Also from my 2006 trip, this is a Laughing Kookaburra, one of four kookaburra species, and the only one in the Sydney region.
Kookaburras are related to the little fellow I posted just below: They're members of kingfisher family, but while the one featured below is a river kingfisher, the kookaburra is a tree kingfisher. They're carnivores, too, but rather than fish they eat insects, worms, crustaceans, reptiles, frogs, snakes, mice, and even chicks of other birds.
They are most famous for their call, which begins at our place right around 4:15 every morning:
According to an Aboriginal legend, the kookaburra's famous chorus of laughter every morning is a signal for the sky people to light the great fire that illuminates and warms the earth by day. The legend captures the imagination, but the true function of the familiar cacophony is to advertise the territory of this bold bird. The Laughing Kookaburra is the largest of the kingfisher family, but unlike most of its relatives, it is sedentary and occupies the same territories the year round.This site says that early European settlers described the call "appalling as the ravings of a madman . . . and ends in a prolonged sardonic chuckle."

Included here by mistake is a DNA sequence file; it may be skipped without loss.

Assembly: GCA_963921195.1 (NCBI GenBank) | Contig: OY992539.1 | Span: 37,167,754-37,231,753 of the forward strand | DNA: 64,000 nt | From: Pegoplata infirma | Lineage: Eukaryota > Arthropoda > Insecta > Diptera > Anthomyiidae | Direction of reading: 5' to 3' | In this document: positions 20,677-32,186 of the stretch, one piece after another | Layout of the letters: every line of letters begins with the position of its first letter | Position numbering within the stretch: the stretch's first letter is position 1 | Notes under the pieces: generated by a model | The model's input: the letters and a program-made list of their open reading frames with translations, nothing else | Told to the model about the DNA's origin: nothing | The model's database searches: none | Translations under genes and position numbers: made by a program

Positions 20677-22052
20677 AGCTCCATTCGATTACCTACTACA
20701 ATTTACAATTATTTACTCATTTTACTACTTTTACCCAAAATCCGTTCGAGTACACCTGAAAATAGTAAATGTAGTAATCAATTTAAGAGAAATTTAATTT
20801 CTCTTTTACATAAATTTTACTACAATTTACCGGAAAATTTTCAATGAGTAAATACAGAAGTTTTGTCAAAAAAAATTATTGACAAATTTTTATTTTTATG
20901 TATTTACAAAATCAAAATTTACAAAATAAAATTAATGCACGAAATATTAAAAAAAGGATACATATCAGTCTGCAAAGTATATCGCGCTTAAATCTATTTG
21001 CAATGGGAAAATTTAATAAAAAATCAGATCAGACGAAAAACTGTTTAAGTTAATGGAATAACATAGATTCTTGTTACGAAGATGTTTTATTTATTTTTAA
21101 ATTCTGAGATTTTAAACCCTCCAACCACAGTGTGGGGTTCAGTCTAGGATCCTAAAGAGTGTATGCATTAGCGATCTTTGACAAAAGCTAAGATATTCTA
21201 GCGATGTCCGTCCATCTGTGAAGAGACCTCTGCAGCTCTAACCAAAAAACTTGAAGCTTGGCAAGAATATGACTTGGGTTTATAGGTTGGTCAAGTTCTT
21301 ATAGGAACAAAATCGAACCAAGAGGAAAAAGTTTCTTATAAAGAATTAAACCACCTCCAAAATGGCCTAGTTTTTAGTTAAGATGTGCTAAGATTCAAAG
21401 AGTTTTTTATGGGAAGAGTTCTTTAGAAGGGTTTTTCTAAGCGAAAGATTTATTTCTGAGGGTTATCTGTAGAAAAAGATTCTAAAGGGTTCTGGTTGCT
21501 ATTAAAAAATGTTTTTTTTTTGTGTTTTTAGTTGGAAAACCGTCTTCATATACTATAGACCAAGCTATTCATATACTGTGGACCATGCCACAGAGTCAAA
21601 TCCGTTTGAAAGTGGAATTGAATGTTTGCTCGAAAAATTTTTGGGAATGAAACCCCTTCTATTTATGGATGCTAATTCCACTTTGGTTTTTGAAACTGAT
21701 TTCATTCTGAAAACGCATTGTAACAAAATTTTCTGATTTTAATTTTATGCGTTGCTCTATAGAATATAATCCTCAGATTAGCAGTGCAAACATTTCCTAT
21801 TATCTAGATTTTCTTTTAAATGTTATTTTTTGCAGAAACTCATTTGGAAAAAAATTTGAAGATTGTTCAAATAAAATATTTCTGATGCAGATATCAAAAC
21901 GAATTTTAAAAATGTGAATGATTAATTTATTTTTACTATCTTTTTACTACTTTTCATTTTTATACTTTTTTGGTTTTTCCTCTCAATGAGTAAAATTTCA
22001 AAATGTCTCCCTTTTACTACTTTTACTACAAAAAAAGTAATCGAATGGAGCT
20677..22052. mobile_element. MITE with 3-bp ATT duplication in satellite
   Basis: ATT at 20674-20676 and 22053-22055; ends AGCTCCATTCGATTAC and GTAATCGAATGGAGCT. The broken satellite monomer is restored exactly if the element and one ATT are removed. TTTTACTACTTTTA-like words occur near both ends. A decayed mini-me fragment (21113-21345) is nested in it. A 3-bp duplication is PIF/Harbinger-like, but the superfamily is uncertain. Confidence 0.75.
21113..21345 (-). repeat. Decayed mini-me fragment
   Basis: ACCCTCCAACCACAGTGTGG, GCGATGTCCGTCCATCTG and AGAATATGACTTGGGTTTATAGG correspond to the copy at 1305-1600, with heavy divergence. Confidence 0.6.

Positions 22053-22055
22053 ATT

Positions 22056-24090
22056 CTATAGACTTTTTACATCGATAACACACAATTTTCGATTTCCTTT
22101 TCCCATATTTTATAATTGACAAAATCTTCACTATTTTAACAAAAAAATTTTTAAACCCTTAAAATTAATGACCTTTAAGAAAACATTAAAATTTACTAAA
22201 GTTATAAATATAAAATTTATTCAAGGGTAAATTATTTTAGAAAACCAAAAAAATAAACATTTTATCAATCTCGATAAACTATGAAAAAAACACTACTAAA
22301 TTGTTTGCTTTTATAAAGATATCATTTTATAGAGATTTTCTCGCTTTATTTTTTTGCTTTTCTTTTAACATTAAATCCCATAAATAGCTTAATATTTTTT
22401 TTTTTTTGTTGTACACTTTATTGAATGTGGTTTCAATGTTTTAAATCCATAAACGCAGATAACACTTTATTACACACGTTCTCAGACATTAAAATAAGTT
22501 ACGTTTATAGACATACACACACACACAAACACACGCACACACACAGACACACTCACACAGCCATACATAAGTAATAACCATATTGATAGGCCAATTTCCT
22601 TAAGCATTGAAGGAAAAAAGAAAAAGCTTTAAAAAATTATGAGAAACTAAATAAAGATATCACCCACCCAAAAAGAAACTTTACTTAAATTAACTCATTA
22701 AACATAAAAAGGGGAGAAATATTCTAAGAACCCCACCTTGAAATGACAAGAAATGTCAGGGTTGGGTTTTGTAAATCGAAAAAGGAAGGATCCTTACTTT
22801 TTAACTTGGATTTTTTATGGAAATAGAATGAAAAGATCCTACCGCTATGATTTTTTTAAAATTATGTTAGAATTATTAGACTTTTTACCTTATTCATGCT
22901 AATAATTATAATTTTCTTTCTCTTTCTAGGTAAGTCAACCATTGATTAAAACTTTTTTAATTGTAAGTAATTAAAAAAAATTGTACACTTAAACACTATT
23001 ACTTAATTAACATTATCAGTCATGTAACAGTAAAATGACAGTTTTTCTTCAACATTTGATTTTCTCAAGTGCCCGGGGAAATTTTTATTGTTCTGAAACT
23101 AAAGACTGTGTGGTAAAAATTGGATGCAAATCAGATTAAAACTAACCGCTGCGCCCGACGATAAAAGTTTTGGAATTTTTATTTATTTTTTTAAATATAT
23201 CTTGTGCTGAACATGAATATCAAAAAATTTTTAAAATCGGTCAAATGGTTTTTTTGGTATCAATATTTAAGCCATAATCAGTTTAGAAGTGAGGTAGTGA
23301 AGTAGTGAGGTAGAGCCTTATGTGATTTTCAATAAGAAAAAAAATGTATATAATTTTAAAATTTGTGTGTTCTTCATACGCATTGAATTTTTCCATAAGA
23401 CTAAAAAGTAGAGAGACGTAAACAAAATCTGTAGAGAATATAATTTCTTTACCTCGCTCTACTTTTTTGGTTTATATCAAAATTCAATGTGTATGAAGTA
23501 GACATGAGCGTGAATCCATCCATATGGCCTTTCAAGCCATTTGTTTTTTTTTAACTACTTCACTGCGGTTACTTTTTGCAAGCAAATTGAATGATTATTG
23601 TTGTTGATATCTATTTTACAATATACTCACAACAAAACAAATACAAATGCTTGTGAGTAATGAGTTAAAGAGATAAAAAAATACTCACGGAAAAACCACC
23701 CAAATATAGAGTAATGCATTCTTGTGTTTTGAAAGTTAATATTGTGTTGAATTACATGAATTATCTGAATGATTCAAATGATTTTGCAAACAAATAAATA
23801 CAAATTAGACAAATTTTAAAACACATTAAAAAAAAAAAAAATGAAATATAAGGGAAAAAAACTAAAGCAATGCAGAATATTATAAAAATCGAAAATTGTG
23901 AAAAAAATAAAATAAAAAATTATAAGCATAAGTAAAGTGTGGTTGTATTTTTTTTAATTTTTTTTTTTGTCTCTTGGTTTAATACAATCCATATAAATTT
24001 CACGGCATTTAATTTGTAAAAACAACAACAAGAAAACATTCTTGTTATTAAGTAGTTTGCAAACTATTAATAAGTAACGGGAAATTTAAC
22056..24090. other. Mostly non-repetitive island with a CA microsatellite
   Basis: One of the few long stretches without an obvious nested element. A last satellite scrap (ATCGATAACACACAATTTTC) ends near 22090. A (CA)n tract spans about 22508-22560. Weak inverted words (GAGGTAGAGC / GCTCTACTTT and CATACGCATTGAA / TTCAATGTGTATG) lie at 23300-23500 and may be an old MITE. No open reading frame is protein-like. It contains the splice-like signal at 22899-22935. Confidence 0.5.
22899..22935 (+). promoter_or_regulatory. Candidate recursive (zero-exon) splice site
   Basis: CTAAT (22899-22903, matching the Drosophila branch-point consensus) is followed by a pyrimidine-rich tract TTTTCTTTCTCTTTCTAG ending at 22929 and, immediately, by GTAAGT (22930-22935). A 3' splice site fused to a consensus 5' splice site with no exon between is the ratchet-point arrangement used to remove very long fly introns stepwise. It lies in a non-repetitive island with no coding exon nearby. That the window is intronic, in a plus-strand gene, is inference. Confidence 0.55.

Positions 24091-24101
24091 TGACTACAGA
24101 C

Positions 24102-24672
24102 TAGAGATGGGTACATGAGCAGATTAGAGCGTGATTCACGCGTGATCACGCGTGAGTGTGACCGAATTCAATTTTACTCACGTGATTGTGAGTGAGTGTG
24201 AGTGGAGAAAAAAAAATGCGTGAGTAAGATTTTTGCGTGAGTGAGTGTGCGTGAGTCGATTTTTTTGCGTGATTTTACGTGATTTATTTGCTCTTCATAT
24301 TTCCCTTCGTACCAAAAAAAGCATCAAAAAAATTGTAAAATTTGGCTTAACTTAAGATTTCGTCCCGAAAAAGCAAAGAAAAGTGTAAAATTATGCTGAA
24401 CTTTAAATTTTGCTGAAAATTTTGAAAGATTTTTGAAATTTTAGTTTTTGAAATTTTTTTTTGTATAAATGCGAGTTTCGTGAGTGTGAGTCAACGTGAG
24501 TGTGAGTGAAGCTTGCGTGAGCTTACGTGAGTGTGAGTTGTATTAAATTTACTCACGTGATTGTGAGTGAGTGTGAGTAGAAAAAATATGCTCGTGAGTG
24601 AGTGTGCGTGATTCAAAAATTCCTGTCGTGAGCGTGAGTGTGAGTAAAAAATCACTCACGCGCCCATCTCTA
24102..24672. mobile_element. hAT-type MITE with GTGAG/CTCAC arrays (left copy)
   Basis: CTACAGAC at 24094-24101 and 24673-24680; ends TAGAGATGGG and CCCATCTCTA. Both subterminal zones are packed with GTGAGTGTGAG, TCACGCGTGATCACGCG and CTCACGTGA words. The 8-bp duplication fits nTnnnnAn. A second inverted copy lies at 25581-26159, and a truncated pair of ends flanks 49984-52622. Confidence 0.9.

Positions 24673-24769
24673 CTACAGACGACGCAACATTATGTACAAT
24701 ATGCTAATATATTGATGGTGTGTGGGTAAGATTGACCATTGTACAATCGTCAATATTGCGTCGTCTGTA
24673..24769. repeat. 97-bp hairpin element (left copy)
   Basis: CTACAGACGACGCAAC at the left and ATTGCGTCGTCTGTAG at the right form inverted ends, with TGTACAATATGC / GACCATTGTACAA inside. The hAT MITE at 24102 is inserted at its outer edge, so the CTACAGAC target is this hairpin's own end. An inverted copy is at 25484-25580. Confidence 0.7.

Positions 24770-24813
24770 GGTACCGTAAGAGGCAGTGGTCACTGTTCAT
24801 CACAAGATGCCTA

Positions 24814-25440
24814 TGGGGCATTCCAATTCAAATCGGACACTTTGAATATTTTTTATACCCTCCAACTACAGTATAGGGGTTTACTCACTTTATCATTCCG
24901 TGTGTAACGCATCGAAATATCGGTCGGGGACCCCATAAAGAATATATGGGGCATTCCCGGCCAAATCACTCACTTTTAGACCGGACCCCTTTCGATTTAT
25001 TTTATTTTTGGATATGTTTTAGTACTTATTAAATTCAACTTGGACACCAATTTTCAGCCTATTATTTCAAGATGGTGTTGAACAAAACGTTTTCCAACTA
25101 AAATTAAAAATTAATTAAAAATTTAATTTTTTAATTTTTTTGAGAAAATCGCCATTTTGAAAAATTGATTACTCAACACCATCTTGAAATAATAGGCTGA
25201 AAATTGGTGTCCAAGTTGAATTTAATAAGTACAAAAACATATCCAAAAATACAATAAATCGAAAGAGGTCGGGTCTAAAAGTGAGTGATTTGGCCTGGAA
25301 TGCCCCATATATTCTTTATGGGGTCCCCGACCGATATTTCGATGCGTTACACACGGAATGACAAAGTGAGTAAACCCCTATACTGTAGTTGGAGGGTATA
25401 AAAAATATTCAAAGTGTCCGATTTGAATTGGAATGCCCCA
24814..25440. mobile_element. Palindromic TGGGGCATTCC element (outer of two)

Here's an example, but without the characteristic "hoo hoo hoo" start. This is just a raspy call.
The same site says this:
The name kookaburra is derived from an Aboriginal name, similar to the onomatopoeic words from other Aboriginal languages, including akkaburra, googooburra, gurgara, gingara and arkooburra.More:
Laughing Kookaburras are believed to pair for life. The nest is a bare chamber in a naturally occurring tree hollow or in a burrow excavated in an arboreal (tree-dwelling) termite mound. Both sexes share the incubation duties and both care for the young. Other Laughing Kookaburras, usually offspring of the previous one to two years, act as 'helpers' during the breeding season. Every bird in the group shares all parenting duties.I actually saw one emerge from a termite nest on a tree once. Thought it was a little cream-colored rodent at first, then off it flew. Here's a photo of a termite mound on a tree with holes that were likely once entrances to a kookaburra nest:
The Laughing Kookaburra.